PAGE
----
In the spring of 2019, Danny Caine, the owner of the Raven Book Store in Lawrence, Kansas, overheard a customer saying she could buy a new hardcover online for $15. Danny took to Twitter to explain the economics of independent bookstores and the thread went viral, putting the 32-year-old small business in the national spotlight. Danny comes on the Rework podcast to talk about why his activism and outspoken stance against Amazon haven’t just felt right, but been good for business too.
“I think there’s potential to get to a similar market share as Android, which I believe now has 85% of all handsets. When you think about it, open source has a virtuous cycle of adoption, people building on the platform and more adoption.”
That comment kicked off a Twitter discussion between Matt and David Heinemeier Hansson about funding and tech monopolies. Then, in a rare example of Internet discourse taking a positive turn instead of devolving into a Godwin’s Law-fueled nightmare, Matt and David got on the phone to keep the debate going. We recorded their conversation and released it as the newest episode of the Rework podcast.
The ongoing debate about Big Tech surveillance and consumer privacy has prompted a fair amount of internal discussion and policy changes at Basecamp over our own practices. We’ve stopped using tracking pixels in emails and no longer collect emails for people who download Getting Real, our free ebook. And in late August, David Heinemeier Hansson wrote a post called “You can heal the Internet,” about alternatives to Big Tech.
On the latest episode of the Rework podcast, DHH talks about institutional and personal stances on tech privacy—and why individual action can actually lead to change when it comes to the big problems of our time. (A transcript is also available on the episode page.)
“Dreams shouldn’t be sensible.” In 2011, David and Clare Hieatt launched Hiut Denim in a small Welsh town that had been home to a jeans factory for 40 years. The Hieatts saw an opportunity to restore those lost jobs—and to do it in a way that fit with their ideas about building a sustainable business. In this episode of the Rework podcast, David Hieatt talks about taking the slow money; what it’s like when a mega celebrity endorses your brand; and his efforts to reduce the environmental impact of a ubiquitous item of clothing.
Basecamp has a new website and a new logo. If this is the first you’re hearing about it, it’s because we opted out of the big rebranding announcement that many companies undertake. There should be a post from Jason Fried forthcoming here on Signal v. Noise, but in the meantime, check out the latest episode of the Rework podcast. Jason and marketing designer Adam Stoddard talk about what prompted the new look and the laidback way it came together.
The Rework podcast is back from summer break! It’s time to get back to work, but it’s important not to overdo it. In this episode, Ty Fujimura, president of web design firm Cantilever, talks about how he escaped the Cult of Overwork; why it’s important to rethink the relationship between hours “worked” and actual productivity; and how establishing healthier patterns in the workplace has helped diversify his staff.
Pam Daniels had an idea to make an everyday household item—a set of measuring cups—more useful and fun. When her first plan to get her product into the world fell through, she found a different path. The latest episode of the Rework podcast tells the story of what it took to get one product launched.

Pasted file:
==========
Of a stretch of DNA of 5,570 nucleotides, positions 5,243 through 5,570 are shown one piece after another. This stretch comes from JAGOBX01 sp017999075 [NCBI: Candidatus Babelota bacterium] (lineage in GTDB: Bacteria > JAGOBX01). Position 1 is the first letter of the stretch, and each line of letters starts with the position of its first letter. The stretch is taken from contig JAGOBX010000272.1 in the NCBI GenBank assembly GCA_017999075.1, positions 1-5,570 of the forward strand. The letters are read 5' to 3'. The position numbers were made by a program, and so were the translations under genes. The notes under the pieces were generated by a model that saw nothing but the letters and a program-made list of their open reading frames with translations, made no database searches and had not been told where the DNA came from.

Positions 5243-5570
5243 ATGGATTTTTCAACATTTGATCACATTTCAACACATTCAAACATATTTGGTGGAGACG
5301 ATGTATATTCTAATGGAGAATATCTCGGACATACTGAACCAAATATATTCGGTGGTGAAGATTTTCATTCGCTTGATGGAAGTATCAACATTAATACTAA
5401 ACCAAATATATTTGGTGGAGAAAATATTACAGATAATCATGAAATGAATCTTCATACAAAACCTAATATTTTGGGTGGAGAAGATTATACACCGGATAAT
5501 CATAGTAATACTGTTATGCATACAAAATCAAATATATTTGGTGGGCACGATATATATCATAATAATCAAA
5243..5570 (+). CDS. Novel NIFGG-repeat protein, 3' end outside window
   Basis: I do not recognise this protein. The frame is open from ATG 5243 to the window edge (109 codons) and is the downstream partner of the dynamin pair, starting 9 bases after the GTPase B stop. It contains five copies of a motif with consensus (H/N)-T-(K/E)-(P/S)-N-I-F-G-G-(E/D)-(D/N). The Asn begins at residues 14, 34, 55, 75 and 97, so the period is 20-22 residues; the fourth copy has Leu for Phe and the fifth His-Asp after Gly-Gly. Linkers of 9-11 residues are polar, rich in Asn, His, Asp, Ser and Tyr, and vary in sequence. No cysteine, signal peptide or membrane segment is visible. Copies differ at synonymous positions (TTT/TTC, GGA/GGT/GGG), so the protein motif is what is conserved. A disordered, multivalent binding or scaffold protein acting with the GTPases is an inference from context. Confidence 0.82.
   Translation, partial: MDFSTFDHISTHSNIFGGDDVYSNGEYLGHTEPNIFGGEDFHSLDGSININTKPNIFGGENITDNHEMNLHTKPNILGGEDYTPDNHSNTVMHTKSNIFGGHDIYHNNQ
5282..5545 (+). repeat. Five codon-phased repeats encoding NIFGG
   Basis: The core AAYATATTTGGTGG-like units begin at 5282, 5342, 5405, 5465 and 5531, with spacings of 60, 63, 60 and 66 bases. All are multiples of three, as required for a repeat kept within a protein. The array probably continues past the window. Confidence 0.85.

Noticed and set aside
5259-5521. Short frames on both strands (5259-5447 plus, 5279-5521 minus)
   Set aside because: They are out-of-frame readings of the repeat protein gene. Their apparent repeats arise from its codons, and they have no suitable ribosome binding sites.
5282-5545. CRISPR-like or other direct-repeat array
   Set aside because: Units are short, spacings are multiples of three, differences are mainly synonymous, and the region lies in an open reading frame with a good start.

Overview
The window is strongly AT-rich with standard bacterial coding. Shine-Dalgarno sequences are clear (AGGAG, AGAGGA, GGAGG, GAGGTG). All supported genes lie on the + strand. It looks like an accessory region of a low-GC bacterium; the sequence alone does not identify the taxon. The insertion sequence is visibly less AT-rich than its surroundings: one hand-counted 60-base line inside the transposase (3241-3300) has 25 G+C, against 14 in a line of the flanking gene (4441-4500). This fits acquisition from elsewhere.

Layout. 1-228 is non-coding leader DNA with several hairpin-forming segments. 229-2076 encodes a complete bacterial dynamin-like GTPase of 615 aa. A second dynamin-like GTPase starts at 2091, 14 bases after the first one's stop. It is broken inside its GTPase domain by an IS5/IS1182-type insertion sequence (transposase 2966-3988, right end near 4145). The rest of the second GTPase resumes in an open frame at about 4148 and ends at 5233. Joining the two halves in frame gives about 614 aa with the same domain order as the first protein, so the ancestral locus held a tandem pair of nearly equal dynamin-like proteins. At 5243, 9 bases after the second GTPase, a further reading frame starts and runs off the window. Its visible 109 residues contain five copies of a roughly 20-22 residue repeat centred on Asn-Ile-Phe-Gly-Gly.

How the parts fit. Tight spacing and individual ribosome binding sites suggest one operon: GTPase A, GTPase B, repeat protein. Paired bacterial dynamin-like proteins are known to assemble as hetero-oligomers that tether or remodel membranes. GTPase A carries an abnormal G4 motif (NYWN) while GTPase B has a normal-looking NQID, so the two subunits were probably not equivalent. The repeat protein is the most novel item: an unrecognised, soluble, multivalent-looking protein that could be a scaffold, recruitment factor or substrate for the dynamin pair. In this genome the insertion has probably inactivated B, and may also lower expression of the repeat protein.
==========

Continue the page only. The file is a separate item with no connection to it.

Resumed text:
A quick programming note: This is our last Rework episode until September, as we’re taking a short hiatus for the rest of August. During the break, we’ll play some reruns of the old (like ten years old!) 37signals podcast, so stay subscribed! We’ll be back with all-new episodes in September.
Basecamp’s new book, Shape Up by Ryan Singer, explores the way designers and programmers at the company build and ship software. In the latest episode of the Rework podcast, Ryan, designer Conor Muirhead, and programmer Jeff Hardy go deep into Shape Up principles, talking about the parts of the process they find most useful and sharing real-life examples of both successes and setbacks.
(If you haven’t yet read Shape Up or listened to last week’s interview with Ryan, it might be helpful to do that first. We’ve also linked to the relevant sections in Shape Up in the show notes for this episode if you’d like to follow along that way.)
Earlier this month, Basecamp released a new book by Ryan Singer, the head of strategy. Shape Up: Stop Running in Circles and Ship Work that Matters is a “spiritual follow-up” to Getting Real, Jason and David’s 2006 guide to how product development happens at Basecamp. In Shape Up, Ryan goes deep into how small teams get great work done in six-week cycles without sprints, Post-it Notes, stand-up meetings, backlogs, or long hours.
Ryan sits down with the Rework podcast to talk about some of the major themes in Shape Up and how the book came together as its own product.
Next week, we’ll bring you a roundtable discussion between Ryan, a designer, and a programmer at Basecamp to go deeper into the process described in Shape Up. Be sure to subscribe to Rework in Spotify, Apple Podcasts, Google Play Music, or your favorite podcast app so that you get the episode as soon as it’s released!
You may have noticed that Basecamp is in the midst of what qualifies around here as a mini hiring boom: five open positions across customer support, programming, and ops, as well as a newly created marketing role. The company has received more than 4,000 applications and every single one is read by a human being. In the latest episode of the Rework podcast, hear about why Basecamp briefly lifted its hiring freeze, how job ads are written, and what the process is for evaluating candidates.